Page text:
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Dubai entrepreneur to launch crypto community for nickel

Reuters/Yusuf Ahmad
Australia has ramped up funding for critical minerals projects, which are essential to smart technology and clean energy
  • Nikel token to capitalise on the metal’s growing economic importance
  • Nickel’s price has risen by a third in the past year
  • But production may soon not satisfy demand

A prolific Dubai-based entrepreneur is set to launch a crypto token aimed at opening up the asset market and “shaping the future of nickel”.

The Nikel token will launch in Dubai next week. Safi Qurashi, CEO of NewTek, told AGBI that it will “create a community that can help shape the future of nickel, and capitalise on its growing importance in the global economy”.

Qurashi said that he hopes investors will not only make money through the Nikel token, but also that the community he builds will to be able to shape the production and mining practices of those companies extracting nickel from the ground.

Holding one Nikel token, he explained, will give each person one vote on how the pooled capital is used, whether that means in developing new products or investing in green mines.

“Harnessing the power of blockchain and cryptography makes this process much easier, more open and transparent, and puts it in the hands of the community,” Qurashi explained.

He added that this is not necessarily a replacement for traditional investing in the nickel industry, but a way for people to exact more control over what happens to a portion of their investments.

Qurashi, who is originally from London, said the ultimate objective was to expand this principle across the commodities industry and to open up the commodities business to a larger, wider population.

He chose nickel as the first commodity for a very specific reason. It is essential for medical equipment, construction, transportation and more. Many of its uses, for example inside wind turbines and rechargeable batteries, are viewed as vital to the transition to a net zero world.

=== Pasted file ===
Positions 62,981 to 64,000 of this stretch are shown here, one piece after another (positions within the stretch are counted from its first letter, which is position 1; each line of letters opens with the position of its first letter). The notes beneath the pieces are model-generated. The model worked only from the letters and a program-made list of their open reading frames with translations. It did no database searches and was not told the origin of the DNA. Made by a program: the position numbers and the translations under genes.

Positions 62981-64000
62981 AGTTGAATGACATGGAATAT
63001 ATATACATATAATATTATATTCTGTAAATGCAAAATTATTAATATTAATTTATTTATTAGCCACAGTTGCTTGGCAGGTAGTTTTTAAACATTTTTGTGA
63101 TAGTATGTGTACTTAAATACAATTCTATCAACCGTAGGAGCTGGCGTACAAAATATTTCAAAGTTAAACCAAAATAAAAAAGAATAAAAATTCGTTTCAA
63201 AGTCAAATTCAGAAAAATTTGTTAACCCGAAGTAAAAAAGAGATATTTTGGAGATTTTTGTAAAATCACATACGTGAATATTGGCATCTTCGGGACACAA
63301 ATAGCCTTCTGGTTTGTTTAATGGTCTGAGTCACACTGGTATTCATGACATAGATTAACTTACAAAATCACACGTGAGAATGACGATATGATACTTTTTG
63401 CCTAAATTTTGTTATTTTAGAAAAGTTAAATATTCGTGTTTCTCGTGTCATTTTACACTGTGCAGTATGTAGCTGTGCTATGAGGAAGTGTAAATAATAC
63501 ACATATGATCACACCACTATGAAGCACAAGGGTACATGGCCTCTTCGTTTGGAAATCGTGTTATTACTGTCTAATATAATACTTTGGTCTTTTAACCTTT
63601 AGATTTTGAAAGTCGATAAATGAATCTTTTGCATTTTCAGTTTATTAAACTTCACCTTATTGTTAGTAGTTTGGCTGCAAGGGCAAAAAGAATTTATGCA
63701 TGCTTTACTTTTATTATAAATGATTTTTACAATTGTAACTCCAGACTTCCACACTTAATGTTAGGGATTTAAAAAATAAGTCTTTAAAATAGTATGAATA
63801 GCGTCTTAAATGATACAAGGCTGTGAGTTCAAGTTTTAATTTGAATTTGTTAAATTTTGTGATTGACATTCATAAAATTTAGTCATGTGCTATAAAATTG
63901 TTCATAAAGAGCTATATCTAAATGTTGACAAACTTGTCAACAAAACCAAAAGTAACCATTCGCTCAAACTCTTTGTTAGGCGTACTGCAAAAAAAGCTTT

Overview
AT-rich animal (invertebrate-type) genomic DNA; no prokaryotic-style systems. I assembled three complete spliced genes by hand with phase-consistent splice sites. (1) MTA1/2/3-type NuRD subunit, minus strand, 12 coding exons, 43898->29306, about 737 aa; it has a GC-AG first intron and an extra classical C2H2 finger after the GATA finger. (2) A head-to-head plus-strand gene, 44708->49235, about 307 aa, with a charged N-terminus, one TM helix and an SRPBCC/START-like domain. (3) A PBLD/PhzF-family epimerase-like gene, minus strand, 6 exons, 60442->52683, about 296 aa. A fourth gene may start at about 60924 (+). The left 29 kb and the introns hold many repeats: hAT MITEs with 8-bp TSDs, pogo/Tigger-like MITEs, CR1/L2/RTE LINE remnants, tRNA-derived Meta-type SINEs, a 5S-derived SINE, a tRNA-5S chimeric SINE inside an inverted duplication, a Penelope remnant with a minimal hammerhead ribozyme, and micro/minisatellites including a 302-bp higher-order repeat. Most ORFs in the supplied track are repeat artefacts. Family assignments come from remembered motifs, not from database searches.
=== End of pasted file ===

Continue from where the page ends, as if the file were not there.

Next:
“With the new industries that are being developed very rapidly, with things like renewable energy and electric vehicles, healthcare, artificial intelligence, nickel seems to be a major raw material for those industries,” Qurashi said.

“There’s going to be a high demand for nickel over the next decade or two.”

This growing demand is already being reflected in its price. Despite a tumultuous year in global markets, the value of nickel in the year-to-date has increased by roughly 33 percent.

Qurashi said that nickel is also an under-produced resource, considering the expected growth in demand in the coming years.

In 2021, the world’s largest nickel producers were Indonesia, the Philippines, the French territory New Caledonia, Russia and Australia. According to GlobalData, 2,427 kilotonnes of nickel were mined in 2021, an uptick of 6.8 percent from 2020. 

Qurashi doesn’t believe that’s enough to satisfy demand moving forward: “Production doesn’t meet demand. Naturally, that means nickel will go up in value.”

Safi Qurashi hopes to shape the future of nickel

As for why he chose Dubai to launch Nikel, Qurashi said not only has he lived there for 16 years, but it’s status as a key hub for cryptocurrencies also played a role.

“We decided to launch the token first in Dubai in view of the Emirate’s status as an emerging crypto hub dedicated to developing a regulatory ecosystem for the growth of the domestic crypto sector.”

He acknowledges that it has been a tough year for many cryptocurrencies and the underlying principles and technologies.

Not only have many of the mainstream cryptocurrencies’ prices dropped precipitously – Bitcoin’s price has fallen nearly 70 percent this year – but the business ecosystem has also been mired by scandal.

In early November, FTX, one of the largest crypto trading platforms, collapsed and with it up to $1 billion in client funds. 

But for Qurashi, blaming the technologies for the actions and behaviour of the people that use, or misuse, them is counterintuitive.

He said: “Just like anything else, when new technology comes out, whether it’s the gold rush or the new dollar being created, you’re always going to get bad drivers. You’re always going to get people who take advantage and make money. That’s what we’re seeing today. It doesn’t mean the technology is bad.

“When you look at things like FTX, I don’t think the technology is bad. Instead, the head of the technology has maybe not done the right things.”

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